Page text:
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Regularly, the salary question is one or sometimes both of the following questions; “What are you looking to make?” “What are you making now?”.  These questions are coming with different tasks. The question(s) might come up later as part of the screening process or will pop up later after you have answered a few of the behavioral, skill, and/or background questions. In some compliments, it’s a good thing when the salary topic comes into the interview discussion. It shows that there is some interest in having you come to work with that employer. Most job experts will say you have the most control in negotiating a salary after you have been offered a job, at that point the employer is certain they want you. However, avoid trying to negotiate immediately after receiving the offer and before getting additional details on the rest of the recompense package. You should take times to consider everything that is offered. Also, do the best to avoid conveying up salary or, if asked, giving specific figures during the job interview. You should use that time to find out more about the job and to determine whether you want to work for the employer or not.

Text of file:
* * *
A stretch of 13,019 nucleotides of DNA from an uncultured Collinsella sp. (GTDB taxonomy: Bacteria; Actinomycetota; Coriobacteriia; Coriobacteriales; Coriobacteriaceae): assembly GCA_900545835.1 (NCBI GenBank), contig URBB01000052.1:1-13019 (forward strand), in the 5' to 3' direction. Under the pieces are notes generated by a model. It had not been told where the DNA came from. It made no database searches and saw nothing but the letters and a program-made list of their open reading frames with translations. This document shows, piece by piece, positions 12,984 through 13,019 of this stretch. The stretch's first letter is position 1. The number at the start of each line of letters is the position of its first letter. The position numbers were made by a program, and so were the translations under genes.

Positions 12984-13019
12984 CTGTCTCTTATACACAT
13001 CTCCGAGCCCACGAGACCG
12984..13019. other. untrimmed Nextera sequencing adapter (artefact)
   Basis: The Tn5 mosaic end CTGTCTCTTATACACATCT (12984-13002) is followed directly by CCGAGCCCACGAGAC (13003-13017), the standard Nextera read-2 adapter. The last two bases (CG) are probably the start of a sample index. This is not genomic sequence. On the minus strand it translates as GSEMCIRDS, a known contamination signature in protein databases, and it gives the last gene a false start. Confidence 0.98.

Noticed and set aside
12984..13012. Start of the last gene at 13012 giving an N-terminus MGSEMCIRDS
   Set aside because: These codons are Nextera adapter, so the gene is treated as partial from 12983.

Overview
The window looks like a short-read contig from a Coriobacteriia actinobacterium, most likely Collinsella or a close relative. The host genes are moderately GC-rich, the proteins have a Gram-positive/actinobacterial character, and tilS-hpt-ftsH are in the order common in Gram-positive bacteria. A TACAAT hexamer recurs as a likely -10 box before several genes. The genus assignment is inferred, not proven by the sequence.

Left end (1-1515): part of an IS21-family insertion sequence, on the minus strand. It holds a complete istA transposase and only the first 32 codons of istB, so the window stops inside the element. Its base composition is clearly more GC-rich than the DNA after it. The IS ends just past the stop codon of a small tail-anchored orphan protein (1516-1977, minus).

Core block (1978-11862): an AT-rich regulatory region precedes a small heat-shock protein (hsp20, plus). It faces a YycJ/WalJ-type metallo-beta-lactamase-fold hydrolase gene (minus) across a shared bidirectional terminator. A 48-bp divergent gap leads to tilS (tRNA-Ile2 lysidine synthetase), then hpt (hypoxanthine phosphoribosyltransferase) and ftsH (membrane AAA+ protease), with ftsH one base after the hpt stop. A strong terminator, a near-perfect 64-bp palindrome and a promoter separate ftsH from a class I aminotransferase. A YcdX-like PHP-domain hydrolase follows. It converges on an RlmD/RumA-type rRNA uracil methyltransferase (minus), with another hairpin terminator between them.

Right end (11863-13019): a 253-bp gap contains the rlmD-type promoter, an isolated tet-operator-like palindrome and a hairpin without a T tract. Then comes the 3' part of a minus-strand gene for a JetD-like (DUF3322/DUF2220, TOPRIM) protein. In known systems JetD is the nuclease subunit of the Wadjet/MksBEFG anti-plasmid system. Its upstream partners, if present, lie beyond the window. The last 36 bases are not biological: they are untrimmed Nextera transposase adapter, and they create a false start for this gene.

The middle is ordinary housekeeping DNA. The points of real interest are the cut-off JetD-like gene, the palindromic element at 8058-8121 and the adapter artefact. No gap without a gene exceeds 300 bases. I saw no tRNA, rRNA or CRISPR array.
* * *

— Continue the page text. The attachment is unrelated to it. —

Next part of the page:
Be mindful that openly stating your salary expectations too early in the interview process can lead to glitches.  Early on, the company in question is not sold on you just yet. They are still feeling you out and doing comparison shopping between you and the other candidates. You will have better control to negotiate later, so it serves you best to avoid naming a specific number too early. You may be attracted to sell yourself short to move and advancing in the process. While some industries will jump at the lowest offer, there are plenty of others out there that understand the marketplace and will afraid away from candidates that seem too eager to lower their standards to get the job. It may make them worry that you will lower your standards elsewhere as well. Also, do you want to work for a company that makes you feel as though they are only after the cheapest possible deal? Or do you want to work for a company that’s after the most qualified candidate for the job?  A high number can price you out of contention before even had a chance to brand a good impression. Low or high, if name a price that’s outside of their expectations, it can eliminate you from the running for the position. About going too low, it can also put you in a position where you cannot afford to take the job yet can’t manage to turn the job down. This is true for job applicants who offer low-end numbers out of desperation and in hopes of getting the job. This infrequently leads to a happy work condition.